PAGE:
Home > Catching Caden (The Perfect Game #1)(6)

Catching Caden (The Perfect Game #1)(6)
Author: Samantha Christy

“What?” I ask.

“You’re different,” he says, studying me.

“What do you mean?”

“Normally, girls are begging for my phone number, and here I am handing it to you on a silver platter and you don’t want to use it.”

I nod in understanding. “Maybe that’s because I don’t want to sleep with you, Kessler. I’ve had my fill of narcissistic pigs, thank you very much.”

“Ouch,” he says, looking melodramatically dejected. “For what it’s worth, I’m not a narcissistic pig. And further, I don’t want to sleep with you either, Murph.”

“Good. Friends then?” I ask.

“Absolutely,” he says.

I smile. I smile so big my face hurts.

“What is it?” he asks.

“Nothing. It’s just that you have the unfortunate distinction of being my only friend in New York at the moment.”

“Not unfortunate,” he says. “Lucky. And when you meet Lexi, the number of friends you have here will double.”

He looks at the clock on the wall like he has to be somewhere and I remember he said he’s going out of town.

“Don’t you have a plane to catch or something?”

“Actually, yes. We’re playing in Phoenix and San Diego this week.” He looks like he’s about to turn to leave. “Oh, hell, I almost forgot.” He reaches into his back pocket and pulls out a brochure to give me.

It’s a gym brochure. I open it up and stare at it, confused. “Uh, Caden, the doctor said I can’t lift anything for a while. Not only that, I have no job and no money. This place looks expensive.”

He points to the number on the back of the brochure. “Call Jayden, she’s the gym manager, tell her Mason Lawrence offered you a job and that you’ll start a few weeks after your surgery.”

“Who’s Mason Lawrence?”

He laughs. “You don’t watch football either, do you?”

I shake my head.

“Mason is one of the owners of the gym and a personal friend. When you told me you worked at a gym for a few years back in high school, I decided to call him. There’s a position coming open. It’s not anything special, just a front desk job. But I thought maybe during your recovery, that would be just what you need.”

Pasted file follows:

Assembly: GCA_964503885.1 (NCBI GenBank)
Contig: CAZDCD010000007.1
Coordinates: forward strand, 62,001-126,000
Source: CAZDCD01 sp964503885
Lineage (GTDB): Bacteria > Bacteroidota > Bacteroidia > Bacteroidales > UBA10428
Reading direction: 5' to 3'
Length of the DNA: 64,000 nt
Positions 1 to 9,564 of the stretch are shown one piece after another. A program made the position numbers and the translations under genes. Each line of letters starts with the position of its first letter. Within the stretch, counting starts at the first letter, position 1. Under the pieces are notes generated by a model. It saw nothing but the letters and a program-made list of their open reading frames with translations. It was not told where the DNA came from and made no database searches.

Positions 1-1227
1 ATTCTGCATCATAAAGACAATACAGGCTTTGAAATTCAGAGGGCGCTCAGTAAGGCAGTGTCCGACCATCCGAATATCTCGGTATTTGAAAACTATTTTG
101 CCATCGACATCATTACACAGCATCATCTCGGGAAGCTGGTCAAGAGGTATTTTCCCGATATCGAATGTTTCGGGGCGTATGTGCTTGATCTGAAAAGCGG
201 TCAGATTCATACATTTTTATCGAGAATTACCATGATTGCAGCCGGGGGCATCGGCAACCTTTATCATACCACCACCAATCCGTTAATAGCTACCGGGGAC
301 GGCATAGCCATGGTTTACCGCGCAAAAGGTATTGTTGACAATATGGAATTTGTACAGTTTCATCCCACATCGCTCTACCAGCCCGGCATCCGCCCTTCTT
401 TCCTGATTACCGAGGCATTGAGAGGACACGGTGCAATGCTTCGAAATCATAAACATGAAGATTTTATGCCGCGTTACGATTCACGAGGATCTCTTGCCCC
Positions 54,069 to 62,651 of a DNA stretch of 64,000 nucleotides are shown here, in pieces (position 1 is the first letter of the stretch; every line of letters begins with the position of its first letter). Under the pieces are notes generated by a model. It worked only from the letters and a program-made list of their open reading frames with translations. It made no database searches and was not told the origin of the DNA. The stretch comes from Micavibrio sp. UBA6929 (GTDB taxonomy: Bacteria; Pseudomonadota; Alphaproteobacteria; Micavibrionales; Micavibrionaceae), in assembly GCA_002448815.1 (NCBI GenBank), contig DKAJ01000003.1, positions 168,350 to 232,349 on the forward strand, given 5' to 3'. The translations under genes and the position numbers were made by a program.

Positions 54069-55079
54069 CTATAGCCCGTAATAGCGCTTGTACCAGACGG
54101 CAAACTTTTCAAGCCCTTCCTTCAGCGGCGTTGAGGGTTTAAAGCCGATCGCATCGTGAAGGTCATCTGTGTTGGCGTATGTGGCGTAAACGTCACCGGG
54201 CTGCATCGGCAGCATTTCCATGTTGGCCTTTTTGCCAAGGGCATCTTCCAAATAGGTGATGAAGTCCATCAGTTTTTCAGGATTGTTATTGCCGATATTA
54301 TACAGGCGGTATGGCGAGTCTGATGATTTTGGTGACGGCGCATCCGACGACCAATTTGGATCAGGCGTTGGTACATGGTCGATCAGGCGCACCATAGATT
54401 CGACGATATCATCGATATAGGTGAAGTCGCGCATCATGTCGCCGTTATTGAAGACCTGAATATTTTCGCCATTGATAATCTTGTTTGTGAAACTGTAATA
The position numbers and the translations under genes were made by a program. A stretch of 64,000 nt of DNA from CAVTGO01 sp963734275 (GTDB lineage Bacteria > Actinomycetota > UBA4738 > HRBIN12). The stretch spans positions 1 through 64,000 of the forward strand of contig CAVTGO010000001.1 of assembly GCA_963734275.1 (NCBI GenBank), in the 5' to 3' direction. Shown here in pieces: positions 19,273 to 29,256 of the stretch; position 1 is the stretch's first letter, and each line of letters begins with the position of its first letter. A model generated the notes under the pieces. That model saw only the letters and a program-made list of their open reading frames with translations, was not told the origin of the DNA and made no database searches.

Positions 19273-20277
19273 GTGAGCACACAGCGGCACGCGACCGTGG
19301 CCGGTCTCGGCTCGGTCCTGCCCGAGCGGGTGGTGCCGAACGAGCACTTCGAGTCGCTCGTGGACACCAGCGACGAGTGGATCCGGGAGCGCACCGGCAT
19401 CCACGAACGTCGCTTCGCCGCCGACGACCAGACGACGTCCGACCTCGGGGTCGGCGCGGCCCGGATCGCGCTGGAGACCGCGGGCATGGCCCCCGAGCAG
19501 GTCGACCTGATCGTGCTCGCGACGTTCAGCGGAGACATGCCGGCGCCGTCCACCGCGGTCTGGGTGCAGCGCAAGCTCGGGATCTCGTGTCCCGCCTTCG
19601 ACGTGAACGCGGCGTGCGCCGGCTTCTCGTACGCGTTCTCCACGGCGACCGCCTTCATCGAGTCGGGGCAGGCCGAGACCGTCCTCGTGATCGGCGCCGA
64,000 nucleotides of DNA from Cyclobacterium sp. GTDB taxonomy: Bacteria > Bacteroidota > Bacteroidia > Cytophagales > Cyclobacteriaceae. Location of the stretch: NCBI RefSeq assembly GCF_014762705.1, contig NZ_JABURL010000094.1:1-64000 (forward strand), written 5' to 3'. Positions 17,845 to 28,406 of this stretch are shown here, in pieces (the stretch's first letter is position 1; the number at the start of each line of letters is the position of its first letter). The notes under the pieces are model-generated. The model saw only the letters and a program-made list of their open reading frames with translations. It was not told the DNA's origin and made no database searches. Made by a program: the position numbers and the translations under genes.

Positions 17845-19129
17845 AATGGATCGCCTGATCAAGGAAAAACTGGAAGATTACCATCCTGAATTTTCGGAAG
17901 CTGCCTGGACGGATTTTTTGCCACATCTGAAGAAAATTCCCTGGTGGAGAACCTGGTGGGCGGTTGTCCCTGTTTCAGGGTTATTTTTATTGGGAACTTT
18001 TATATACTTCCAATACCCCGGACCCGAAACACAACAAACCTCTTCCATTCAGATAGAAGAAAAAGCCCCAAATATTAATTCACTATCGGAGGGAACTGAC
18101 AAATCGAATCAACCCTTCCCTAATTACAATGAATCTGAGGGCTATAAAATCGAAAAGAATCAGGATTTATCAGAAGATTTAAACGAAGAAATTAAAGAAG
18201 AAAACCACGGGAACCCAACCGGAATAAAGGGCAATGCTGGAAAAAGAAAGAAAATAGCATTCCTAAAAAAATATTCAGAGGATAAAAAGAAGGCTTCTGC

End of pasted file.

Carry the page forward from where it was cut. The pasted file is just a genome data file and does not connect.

“Are you for real?” I ask him.

He shrugs.

“Are you repenting for something, Caden? Did you need a charity case this week? Why are you being so nice to me?”

“Because all of this is—”

“Your fault,” I complete his ridiculous thought. “For the last time, it’s not. Now, go or you’ll miss your flight.”

He winks at me and turns to walk away.

“And Caden?”

He spins around in the doorway.

“Thank you.” I hold up the phone and the brochure. “For everything.”

“No. Thank you,” he says.

“For what?”

“I don’t know. For not hating me for what I did. For being so darn nice. For not wanting to sleep with me.” He gives me a wave before walking out the door. “Later, Murphy Brown,” I hear him say as he strides down the hall.

And for the first time since Friday night, I feel like maybe my life isn’t so pathetic after all.

Chapter Seven

Caden

“Sue is hot,” Brady says when the girls get up to use the bathroom.

I look in their direction. “I guess.”

“Dude. What is wrong with you? You’ve been acting strange all night. Wait, is this date number three? Are you trying to figure out how you’re going to cut bait?”

I take a sip of my beer. “No, this is number two, but I’m not sure she’s going to make it to three.”

“No good in the sack?” he asks, raising his brows at me.

I love Brady like a brother, but he can be a lot to take sometimes. What I was telling Murphy about some of the guys on my team having a girl in every city—that’s Brady. It’s not like he’s a bad person, I mean they all know the score. He doesn’t have a wife. He doesn’t have a girlfriend. He just has friends in every place we play.

Murphy.

I look at my phone again, wondering why she hasn’t texted me. It’s Thursday. Surely she knows by now when she’s going to have surgery. Maybe she just decided to go back to Iowa after all.

Murphy. That’s an unusual name. An intriguing name. It’s not boring like, say, Sue.

“Kess?” Brady asks, prodding me to give him an answer.

“Uh, no. I don’t know. Haven’t slept with her.”

“Shit, really?” He gives me a cocky smile. “Then would you mind if I do?”

I dunk my fingers in my water glass and flick them at him.

Sue and Abby return to the table, giggling. “I just got asked for my autograph,” Sue says.

“Is that so?” I ask.

“Yes. Some girl in the bathroom wanted to get the signature of Caden Kessler’s girlfriend.”

I roll my eyes at her.

“What?” she asks. “Like, I’m a celebrity now.”

Brady turns to Abby. “What about you, did you get asked for your autograph, too?”